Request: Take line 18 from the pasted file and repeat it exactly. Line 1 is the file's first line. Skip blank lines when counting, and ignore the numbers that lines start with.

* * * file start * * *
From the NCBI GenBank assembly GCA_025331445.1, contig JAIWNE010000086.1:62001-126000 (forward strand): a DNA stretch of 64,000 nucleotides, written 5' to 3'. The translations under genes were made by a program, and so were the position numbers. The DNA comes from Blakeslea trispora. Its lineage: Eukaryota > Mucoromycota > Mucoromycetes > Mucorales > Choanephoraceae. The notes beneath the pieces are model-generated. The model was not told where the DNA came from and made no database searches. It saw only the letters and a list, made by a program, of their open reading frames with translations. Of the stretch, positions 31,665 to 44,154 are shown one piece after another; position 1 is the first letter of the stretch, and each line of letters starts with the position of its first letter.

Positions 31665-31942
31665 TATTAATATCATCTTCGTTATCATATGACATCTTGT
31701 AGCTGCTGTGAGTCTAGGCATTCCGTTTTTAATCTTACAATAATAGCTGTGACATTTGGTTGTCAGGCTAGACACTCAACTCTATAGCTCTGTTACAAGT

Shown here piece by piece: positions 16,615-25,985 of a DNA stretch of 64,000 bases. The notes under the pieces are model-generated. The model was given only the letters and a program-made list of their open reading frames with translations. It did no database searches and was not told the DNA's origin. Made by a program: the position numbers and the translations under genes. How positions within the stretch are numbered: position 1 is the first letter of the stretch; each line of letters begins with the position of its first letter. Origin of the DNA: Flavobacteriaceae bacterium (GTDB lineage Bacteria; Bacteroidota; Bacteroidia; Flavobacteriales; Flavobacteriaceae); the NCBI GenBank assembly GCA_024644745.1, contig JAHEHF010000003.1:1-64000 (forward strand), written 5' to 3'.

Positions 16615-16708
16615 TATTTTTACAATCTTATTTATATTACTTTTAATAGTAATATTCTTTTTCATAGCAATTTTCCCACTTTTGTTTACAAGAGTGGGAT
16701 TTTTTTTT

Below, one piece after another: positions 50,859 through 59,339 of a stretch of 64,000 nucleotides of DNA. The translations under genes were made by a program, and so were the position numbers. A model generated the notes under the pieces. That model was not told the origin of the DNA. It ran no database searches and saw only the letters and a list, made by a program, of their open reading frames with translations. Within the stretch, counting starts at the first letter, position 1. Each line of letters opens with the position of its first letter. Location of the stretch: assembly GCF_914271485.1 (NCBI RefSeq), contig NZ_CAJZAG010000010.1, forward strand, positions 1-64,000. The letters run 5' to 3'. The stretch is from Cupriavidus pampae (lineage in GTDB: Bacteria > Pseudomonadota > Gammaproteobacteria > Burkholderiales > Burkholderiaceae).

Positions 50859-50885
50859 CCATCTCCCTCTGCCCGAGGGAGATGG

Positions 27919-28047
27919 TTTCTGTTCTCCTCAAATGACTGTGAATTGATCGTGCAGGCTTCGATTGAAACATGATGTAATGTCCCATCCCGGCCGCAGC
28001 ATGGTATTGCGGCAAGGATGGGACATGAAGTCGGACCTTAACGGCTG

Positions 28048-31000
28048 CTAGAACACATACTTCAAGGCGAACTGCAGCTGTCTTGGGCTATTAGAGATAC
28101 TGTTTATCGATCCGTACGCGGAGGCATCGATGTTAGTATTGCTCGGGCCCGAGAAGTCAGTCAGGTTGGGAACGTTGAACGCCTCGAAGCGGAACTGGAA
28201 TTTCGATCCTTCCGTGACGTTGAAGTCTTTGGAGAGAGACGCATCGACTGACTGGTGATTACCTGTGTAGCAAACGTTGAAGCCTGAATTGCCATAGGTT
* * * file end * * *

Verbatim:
28201 TTTCGATCCTTCCGTGACGTTGAAGTCTTTGGAGAGAGACGCATCGACTGACTGGTGATTACCTGTGTAGCAAACGTTGAAGCCTGAATTGCCATAGGTT